"When you can do good things, you should do them," said Ayala, a native of Spain, in a statement. "This is a way of showing my gratitude to this university, which has been so good to me, where I have been able to do my research and teach wonderful students, and where I have been honored in so many ways. In a larger context, it's a way of expressing my gratitude to this country. I came to the United States as a student, with no intention to stay, and yet here I am."

Bishops bet on World Series outcome

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According to the St. Louis archdiocese newspaper, St. Louis Review:

"Archbishop Robert J. Carlson (of St. Louis archdiocese) has prompted a World Series wager with former Cardinals fan, Bishop Kevin W. Vann from the Diocese of Fort Worth, TX, official home diocese of the Texas Rangers.

"Bishop Vann has strong ties to the St. Louis area. He is a Springfield, Illinois native and grew up watching the Springfield Cardinals, then farm team for the St. Louis Cardinals. He studied at Kenrick-Glennon Seminary and graduated in 1981. As a former Cardinals fan, Bishop Vann has agreed to a friendly wager on the series with Archbishop Carlson.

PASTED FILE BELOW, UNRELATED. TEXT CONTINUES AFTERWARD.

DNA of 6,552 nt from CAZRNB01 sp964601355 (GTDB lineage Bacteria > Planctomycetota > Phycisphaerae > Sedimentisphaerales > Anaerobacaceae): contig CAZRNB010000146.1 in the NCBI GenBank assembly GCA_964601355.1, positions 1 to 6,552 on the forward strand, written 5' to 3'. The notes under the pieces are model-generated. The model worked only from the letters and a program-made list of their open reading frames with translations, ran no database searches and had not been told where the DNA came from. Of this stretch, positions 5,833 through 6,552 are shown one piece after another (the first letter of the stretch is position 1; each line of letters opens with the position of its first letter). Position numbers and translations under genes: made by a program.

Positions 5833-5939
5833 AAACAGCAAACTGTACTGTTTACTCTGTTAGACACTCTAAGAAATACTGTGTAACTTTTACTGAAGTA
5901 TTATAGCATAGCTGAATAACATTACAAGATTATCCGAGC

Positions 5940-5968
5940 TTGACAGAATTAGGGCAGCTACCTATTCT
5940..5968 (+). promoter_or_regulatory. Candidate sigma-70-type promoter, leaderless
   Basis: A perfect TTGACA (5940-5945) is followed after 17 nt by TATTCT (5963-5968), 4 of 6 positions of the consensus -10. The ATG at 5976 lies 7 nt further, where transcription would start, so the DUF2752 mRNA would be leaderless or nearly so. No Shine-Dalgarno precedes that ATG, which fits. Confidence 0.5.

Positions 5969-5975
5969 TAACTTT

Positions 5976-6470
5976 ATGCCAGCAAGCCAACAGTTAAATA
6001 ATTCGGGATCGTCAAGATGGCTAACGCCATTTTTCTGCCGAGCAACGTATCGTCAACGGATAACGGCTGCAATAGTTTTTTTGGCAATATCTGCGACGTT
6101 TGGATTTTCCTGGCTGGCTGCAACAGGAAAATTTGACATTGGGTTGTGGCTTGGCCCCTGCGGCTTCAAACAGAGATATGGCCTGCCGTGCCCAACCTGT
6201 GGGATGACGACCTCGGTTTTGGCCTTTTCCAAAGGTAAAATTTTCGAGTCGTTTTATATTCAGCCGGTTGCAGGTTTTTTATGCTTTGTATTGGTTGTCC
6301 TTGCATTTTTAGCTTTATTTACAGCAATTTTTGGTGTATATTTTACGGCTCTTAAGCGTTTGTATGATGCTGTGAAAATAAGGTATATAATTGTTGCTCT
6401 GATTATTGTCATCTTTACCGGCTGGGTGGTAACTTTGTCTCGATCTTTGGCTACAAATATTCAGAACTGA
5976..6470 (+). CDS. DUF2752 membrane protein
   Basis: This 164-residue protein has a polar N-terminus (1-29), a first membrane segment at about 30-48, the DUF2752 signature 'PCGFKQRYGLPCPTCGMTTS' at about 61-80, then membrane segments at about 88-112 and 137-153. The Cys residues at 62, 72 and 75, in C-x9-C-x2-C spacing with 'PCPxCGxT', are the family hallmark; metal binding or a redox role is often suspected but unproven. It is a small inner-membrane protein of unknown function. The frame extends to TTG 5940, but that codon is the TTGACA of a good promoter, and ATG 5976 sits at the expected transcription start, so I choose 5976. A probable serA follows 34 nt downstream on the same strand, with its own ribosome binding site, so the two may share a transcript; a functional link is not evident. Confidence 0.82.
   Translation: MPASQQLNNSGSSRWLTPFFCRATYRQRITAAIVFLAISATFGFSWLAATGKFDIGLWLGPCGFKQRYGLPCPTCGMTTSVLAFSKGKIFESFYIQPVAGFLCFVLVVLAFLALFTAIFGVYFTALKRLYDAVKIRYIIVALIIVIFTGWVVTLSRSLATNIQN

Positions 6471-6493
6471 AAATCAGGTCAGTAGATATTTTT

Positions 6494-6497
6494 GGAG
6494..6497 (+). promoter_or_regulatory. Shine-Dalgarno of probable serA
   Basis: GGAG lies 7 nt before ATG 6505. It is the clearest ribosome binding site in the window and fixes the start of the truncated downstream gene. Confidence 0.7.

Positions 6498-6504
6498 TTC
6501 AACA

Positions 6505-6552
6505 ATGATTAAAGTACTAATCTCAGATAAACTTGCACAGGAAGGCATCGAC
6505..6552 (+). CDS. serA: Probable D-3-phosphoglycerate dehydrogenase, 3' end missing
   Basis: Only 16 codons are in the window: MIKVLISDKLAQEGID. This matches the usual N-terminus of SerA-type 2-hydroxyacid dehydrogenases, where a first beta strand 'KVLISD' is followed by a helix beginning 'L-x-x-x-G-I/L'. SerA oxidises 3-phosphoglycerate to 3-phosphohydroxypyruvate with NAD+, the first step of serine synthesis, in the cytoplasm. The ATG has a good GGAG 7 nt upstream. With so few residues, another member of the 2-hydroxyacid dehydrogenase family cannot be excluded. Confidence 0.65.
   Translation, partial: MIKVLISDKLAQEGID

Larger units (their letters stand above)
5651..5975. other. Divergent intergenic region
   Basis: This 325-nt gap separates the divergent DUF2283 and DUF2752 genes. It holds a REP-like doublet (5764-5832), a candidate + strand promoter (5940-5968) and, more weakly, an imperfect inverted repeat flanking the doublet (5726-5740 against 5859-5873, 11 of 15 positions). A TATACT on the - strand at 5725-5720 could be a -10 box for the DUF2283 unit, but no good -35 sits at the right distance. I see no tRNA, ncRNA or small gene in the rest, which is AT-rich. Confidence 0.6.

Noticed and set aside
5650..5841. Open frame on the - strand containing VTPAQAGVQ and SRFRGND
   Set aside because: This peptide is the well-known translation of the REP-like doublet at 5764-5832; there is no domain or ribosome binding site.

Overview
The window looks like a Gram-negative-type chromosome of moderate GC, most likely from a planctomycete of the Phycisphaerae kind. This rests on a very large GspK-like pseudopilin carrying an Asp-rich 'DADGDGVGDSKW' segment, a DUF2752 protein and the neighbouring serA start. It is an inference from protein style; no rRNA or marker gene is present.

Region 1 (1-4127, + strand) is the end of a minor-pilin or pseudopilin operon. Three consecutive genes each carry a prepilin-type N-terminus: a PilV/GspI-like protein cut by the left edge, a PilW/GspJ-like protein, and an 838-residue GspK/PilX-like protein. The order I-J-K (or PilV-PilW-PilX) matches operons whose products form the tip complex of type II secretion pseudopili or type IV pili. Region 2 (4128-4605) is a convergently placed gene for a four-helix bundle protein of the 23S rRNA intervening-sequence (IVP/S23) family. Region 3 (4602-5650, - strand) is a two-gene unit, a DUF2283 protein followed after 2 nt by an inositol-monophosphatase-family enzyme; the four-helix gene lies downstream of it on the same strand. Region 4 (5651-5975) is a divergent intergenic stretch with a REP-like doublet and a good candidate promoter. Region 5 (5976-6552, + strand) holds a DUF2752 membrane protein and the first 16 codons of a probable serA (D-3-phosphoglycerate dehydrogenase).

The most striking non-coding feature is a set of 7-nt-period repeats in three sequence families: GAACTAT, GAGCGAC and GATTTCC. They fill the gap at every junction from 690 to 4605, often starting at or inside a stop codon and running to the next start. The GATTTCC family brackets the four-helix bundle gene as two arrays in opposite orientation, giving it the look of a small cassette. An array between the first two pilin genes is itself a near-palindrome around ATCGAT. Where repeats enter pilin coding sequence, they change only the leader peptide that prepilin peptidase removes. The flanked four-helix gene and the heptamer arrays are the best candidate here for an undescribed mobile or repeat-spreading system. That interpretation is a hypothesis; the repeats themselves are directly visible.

"If the Cardinals win, Bishop Vann will send a taste of authentic Texas BBQ along with a Stetson cowboy hat. If the Rangers take the title, Archbishop Carlson will send a taste of local St. Louis favorites, including toasted ravioli from The Hill, Gus's pretzels, locally-brewed Schlafly Beer and Fitz's Root Beer, along with a Cardinals baseball cap to replace the caps Bishop Vann discarded when he moved to Texas.

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December 2-15, 2016